EXPLORE CEER

Rapid, Self-Contained In-Situ Permeameter for Field QA/QC of Pavement Base/Subbase Materials

Project Investigators

David White, Charles Jahren, Don Eichner, Heath Gieselman

Student

La Zhao

Project Schedule

Aug 2007 to Aug 2010

Acknowledgments

NCHRP Highway Innovations Deserving Exploratory Analysis (IDEA) program

Keywords

in situ testing, pavement analysis, pavement design, permeability

Project Description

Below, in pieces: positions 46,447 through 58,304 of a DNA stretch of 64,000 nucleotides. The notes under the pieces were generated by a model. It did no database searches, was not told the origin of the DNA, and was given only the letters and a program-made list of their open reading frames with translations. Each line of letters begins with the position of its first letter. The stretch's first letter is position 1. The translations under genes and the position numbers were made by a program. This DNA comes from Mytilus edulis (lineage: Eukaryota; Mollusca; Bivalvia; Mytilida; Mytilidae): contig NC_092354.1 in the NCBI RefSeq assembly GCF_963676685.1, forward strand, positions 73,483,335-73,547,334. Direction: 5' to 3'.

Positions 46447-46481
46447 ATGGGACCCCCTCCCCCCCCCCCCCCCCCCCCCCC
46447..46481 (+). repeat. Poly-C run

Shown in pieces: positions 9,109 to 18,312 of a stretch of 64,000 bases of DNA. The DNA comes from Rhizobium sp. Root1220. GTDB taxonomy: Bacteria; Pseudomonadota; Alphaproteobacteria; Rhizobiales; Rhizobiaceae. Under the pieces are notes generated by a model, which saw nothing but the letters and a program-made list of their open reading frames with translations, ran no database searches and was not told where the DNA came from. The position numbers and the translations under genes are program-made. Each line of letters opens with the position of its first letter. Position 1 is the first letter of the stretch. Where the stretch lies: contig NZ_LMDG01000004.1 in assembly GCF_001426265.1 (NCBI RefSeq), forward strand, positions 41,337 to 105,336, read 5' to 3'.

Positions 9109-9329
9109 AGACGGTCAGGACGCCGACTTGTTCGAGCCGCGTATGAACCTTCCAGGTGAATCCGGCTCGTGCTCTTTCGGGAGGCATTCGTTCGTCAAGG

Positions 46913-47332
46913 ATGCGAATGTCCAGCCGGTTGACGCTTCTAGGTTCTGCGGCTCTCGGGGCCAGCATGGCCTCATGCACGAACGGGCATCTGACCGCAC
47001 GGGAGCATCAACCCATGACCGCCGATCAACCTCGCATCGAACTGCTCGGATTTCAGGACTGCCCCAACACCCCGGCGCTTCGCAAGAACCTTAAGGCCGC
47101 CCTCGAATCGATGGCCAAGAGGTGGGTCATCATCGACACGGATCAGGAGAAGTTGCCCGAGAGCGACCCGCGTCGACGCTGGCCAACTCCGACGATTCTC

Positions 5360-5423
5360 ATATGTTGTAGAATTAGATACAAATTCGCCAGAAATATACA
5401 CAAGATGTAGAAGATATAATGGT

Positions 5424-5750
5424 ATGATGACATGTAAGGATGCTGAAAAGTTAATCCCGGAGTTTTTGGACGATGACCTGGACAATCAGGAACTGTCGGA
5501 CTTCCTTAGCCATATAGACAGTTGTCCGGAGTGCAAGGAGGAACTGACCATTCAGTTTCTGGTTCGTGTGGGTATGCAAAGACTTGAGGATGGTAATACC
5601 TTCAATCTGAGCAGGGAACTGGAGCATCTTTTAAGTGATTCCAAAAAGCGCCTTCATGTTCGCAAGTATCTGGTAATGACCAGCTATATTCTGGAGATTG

Rapid determination of the in-situ hydraulic conductivity for pavement subbase/base layers is critical to ensure that the constructed product meets the design and performance expectations. Currently, no widely accepted specifications or test methods exist for QA/QC of in-situ hydraulic conductivity. This research project produced a ruggedized and repeatable test device known as the Gas Permeameter Test (GPT) for rapid in-situ determination of hydraulic conductivity using an innovative approach based on gas flow measurements through the partially saturated material. The newly developed GPT measures hydraulic conductivity in less than 30 seconds, has a measurement range of about 10 -4 to 10 cm/s, is completely self contained, and was validated for several different materials. Because rapid measurements can be made in the field, measurements collected in a grid pattern can be used to produce color-coded spatial maps of hydraulic conductivity. Implementation of this device will improve construction process control by identifying and mitigating construction practices that lead to unwanted segregation, and will improve confidence that the assumed design values are achieved, which should contribute to improving the service life of pavements. Figure 1 below highlights the key elements and outcomes from this study: (1) aggregate segregation problem identification, (2) test device conceptual and final design, (3) GPT manufacturing and calibration, and (4) field evaluation of the GPT. Although this research project resulted in a validated and functional device, to fully implement this technology, detailed specifications, field training, and pilot projects are needed.